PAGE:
Although nylon-6 has been incrementally improved as shown by the publications discussed above as examples, there remains a need for new polyamides having a lower modulus, but which retain the beneficial properties of the original polyamide materials, in this case, nylon-6. In particular, it is desirable to retain the higher use temperatures as compared with currently available polyether amide segment block copolymers.

SUMMARY OF THE INVENTION

Accordingly, it is an object of the present invention to provide amidoamines having lower modulus, but with essentially the same crystalline melting point as compared with those polyamines without the ether segment.

It is another object of the present invention to provide an amidoamine which retains a higher use temperature as compared with currently available polyetheramide segmented block copolymers.

Another object of the invention is to provide amidoamines which may be readily made.

In carrying out these and other objects of the invention, there is provided, in one form, an amidoamine of the formula: ##STR4## where R is independently hydrogen or lower alkyl of 1 to 4 carbon atoms;

R' is an alkyl group if k is 1, or an alkylene group if k is greater than 1; where R' has 2 to 18 carbon atoms;

R" is independently lower alkylene of 1 to 4 carbon atoms;

R'" is independently straight or branched lower alkylene of 2 to 6 carbon atoms;

x is independently 1 to 200;

y is independently 1 to 300;

z is independently 1 to 200;

p is independently 2 to 11; and

k is from 1 to 8; where the x and z groups may be distributed in blocks or randomly.

BRIEF DESCRIPTION OF THE DRAWINGS

FIG. 1 is a plot of crystalline melting point, Tm, °C. v. percent of Jeffamine® D2000 diamine incorporated for linear block copolymers showing that the addition of considerable amounts of the Jeffamine D2000 does not lower the melting point;

FIG. 2 is a plot of Tm v. percent of Jeffamine EDR 148 and dibasic adipic acid incorporation in nylon 6 showing that when both the polyether and the dibasic acid are included in nylon 6 the melting point is reduced considerably; and

FIG. 3 is a plot of Tm and Tc v. percent of Jeffamine T3000 incorporated in nylon 6 for star branched copolymers, demonstrating that with increasing amounts of polyether amine, the temperature of crystallization, Tc, of a segmented block copolymer decreases, whereas with increasing amounts of polyether amine the Tm of the triblock copolymers of this invention remains relatively constant.

DETAILED DESCRIPTION OF THE INVENTION

It has been discovered that amidoamines with useful and unusual properties may be made by reacting an amine having polyether groups with cyclic lactams. For example, the amidoamines retain their crystalline melting point, but have lower modulus as compared with prior polyamines which have ether groups inserted. It is anticipated that these materials may be further reacted with a dicarboxylic acid or a diisocyanate to obtain a thermoset polymer. This further polymerization cannot be accomplished with material made from monofunctional amines, as contrasted with the polyfunctional amines used in this invention.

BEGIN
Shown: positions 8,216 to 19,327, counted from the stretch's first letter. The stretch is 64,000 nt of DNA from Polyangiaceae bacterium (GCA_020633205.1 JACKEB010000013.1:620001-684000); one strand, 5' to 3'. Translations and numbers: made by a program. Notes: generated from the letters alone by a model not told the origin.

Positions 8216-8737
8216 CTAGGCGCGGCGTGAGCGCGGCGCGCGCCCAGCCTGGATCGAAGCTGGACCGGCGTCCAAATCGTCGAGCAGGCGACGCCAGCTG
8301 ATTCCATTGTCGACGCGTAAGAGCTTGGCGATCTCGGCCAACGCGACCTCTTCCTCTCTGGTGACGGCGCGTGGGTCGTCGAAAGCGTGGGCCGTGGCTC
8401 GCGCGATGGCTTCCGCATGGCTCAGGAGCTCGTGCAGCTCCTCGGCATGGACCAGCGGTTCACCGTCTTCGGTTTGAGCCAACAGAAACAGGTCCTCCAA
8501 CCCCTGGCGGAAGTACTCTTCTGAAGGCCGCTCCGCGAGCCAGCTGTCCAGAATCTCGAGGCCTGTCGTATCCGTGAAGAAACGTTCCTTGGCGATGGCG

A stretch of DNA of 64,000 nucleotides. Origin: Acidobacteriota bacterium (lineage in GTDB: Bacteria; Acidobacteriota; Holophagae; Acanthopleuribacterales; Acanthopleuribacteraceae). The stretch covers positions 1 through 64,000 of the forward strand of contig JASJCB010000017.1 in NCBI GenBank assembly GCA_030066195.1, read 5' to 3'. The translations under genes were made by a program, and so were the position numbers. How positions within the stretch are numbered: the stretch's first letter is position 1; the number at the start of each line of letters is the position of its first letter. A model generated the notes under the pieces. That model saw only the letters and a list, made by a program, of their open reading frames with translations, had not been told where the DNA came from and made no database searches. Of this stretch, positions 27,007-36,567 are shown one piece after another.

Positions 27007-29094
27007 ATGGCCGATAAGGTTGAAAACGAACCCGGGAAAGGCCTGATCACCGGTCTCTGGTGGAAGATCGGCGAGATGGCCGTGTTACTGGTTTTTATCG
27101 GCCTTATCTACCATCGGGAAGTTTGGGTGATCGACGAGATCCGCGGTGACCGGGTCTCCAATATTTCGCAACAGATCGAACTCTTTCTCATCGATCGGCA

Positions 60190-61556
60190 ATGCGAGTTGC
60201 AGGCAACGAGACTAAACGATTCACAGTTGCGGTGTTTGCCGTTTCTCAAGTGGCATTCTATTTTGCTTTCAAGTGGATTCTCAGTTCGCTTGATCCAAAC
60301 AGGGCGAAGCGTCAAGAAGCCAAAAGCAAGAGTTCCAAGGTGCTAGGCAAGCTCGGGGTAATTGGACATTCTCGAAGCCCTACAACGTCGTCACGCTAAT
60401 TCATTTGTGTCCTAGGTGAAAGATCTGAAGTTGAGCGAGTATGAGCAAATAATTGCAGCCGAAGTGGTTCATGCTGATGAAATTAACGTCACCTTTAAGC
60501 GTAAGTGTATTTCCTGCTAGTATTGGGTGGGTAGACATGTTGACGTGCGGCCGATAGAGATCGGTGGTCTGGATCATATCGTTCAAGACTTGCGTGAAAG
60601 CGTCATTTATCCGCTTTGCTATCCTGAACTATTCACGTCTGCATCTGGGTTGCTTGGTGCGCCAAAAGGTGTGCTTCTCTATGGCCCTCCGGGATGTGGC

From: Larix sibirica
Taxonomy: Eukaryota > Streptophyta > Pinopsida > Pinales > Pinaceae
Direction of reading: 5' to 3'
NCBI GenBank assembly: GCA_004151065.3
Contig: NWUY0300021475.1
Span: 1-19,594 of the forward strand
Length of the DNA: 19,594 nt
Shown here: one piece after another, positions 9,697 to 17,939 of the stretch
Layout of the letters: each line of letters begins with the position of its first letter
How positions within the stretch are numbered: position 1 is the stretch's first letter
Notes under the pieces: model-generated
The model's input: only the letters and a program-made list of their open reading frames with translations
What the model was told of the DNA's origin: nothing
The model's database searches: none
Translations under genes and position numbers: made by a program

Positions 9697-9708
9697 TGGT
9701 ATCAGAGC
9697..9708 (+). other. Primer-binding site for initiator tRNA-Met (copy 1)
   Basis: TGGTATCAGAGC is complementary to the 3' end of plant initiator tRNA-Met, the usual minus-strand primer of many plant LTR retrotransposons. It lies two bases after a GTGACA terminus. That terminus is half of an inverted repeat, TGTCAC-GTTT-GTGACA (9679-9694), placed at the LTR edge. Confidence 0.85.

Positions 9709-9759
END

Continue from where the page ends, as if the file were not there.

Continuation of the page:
Our invention differs from those of the art due to its simplicity and the novel products made along with the wide range that may be produced. The equation below illustrates one aspect of the reaction of this invention using a trifunctional amine. ##STR5## where the sum of all the y moieties is approximately 90% of the molar amount of caprolactam, since only about 90% of the caprolactam adds to the polyamine. R is defined as hydrogen or lower alkyl of 1 to 4 carbon atoms; R' is alkylene of 2 to 8 carbon atoms and all x moieties are independently 1 to 200.

In our work we get no crosslinking when tri-, tetra-, and pentafunctional amines are allowed to react with cyclic lactams. Primary amines over a wide molecular weight range can be made, that is, amines may have just a few moles to a thousand moles of caprolactam attached. Thus liquid products or high molecular weight engineering plastics may be made by this technique.

In one embodiment of this invention, the amidoamines have the formula: ##STR6## where R is independently hydrogen or lower alkyl of 1 to 4 carbon atoms; R' is an alkylene group of 2 to 18 carbon atoms; R" is independently lower alkylene of 2 to 4 carbon atoms, thereby encompassing ethylene oxide, propylene oxide and butylene oxide moieties in random or block groups; R'" is independently straight or branched lower alkylene of 2 to 6 carbon atoms, thereby encompassing ethylene, propylene, butylene, etc. moieties in random or block groups; y is independently 1 to 300; p is independently 2 to 11; x is independently 1 to 200; y is independently 1 to 300; z is independently 1 to 200; and k is from 1 to 8. The x and z groups may be distributed in blocks or randomly, and are understood not to necessarily appear in the order depicted when both are presented, that is, either the alkoxy x or the alkylene z groups may be closest to the amide groups. In another embodiment of this invention R' is an alkylene group of 2 to 10 carbon atoms; y is independently 1 to 150; p is independently 5 to 11; x is independently 1 to 120; z is independently 1 to 120; and k is from 1 to 5. Preferably, R' is an alkylene group of 2 to 6 carbon atoms; y is independently 1 to 125; p is independently 5 to 11; x is independently 1 to 100; z is independently 1 to 100; and k is from 1 to 3. In one embodiment of the invention, x is at least 1; in another embodiment, z is at least 1. In still another embodiment of the invention, k is 1, or k is 2, or k is at least 3.